Icebound in Antarctica

Icebound in Antarctica

Icebound in Antarctica

Icebound in Antarctica

Excerpt

A word about the main protagonist in this story, Antarctica itself, is timely here. The great southern land is about the size of the continental United States plus most of Western Europe. Roughly 95 per cent is covered by an ice sheet averaging one mile in thickness, often two miles in West Antarctica. On the 5 per cent of exposed rock no permanent rivers run, no flowers bloom. Only the most primitive plants – lichens and mosses, sparse grasses towards the tip of the Antarctic Peninsula (the northward extension of the continent below South America that extends to within 600 miles of Cape Horn) – cling to a precarious foothold.

Seven countries: Britain, Australia, New Zealand, Argentina, Chile, France and Norway, but not the USA or the Soviet Union, make claims to territory. Argentina and Chile have even invoked the Papal Bull of 1498 that divided the world between Spain and Portugal in support of their rival claims. Since both countries could claim with equal justification to be Spain’s heirs, nothing was resolved. In December 1959 an Antarctic treaty was signed that largely put an end to territorial bickering. The claims would be held in abeyance, it was agreed, for the thirty-year duration of the treaty (it is open for revision in 1991). Thus without acrimony the United States set up bases in New Zealand’s Ross Sea Dependency and on the Antarctic Peninsula, where Britain, Chile and Argentina have overlapping claims, while the Soviet Union moved in force into the enormous Australian sector.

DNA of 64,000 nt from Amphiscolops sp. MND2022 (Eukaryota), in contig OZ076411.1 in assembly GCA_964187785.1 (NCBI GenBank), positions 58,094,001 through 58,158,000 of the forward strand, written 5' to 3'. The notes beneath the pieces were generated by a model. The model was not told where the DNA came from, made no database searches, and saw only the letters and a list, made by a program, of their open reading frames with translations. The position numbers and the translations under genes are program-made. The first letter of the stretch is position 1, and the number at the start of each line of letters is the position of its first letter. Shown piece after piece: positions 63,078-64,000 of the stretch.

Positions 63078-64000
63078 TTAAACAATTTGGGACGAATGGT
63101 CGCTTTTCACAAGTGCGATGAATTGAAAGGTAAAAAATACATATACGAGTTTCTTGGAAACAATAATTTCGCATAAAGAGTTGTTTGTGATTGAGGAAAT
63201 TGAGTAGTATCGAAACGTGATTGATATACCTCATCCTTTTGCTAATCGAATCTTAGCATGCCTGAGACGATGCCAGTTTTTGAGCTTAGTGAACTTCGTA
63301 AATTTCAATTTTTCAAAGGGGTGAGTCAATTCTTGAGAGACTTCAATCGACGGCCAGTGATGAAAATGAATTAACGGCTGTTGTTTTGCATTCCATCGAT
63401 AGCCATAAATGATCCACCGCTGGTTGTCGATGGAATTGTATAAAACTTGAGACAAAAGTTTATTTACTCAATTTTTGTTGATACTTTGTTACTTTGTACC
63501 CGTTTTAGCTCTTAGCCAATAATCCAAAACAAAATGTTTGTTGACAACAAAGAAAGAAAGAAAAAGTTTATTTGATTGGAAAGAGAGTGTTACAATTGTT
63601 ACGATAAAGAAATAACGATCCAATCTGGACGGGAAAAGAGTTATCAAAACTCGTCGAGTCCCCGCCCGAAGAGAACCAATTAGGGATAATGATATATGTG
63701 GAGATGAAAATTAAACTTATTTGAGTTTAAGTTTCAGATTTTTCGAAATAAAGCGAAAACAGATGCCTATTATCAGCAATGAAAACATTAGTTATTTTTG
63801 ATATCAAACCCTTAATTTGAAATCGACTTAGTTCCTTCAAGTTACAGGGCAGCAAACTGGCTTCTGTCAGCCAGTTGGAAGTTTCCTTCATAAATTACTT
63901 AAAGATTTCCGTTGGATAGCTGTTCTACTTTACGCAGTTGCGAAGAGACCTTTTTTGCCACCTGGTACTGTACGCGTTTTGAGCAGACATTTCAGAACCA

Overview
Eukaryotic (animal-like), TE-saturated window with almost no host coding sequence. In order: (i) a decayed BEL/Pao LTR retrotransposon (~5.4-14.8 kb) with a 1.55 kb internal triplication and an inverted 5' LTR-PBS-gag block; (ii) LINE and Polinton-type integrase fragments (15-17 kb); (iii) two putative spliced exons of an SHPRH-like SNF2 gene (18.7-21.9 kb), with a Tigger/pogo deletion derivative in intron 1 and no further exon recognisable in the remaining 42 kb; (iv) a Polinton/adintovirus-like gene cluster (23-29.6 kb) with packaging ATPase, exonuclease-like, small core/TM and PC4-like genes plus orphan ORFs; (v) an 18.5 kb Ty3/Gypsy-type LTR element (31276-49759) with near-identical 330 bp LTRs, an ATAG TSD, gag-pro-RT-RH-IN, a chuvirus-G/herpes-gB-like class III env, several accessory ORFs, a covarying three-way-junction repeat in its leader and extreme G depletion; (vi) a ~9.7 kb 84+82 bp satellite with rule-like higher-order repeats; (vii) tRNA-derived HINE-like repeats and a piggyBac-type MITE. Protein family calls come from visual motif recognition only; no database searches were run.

Antarctica has thereafter been administered by an exclusive club – the sixteen Antarctic Treaty Consultative Parties plus a further eighteen acceding nations (the number increases almost daily). A multinational civil service establishment called the Scientific Committee on Antarctic Research (SCAR), which is heavily influenced by the National Science Foundation in Washington, virtually runs the continent. The accent is on . . .

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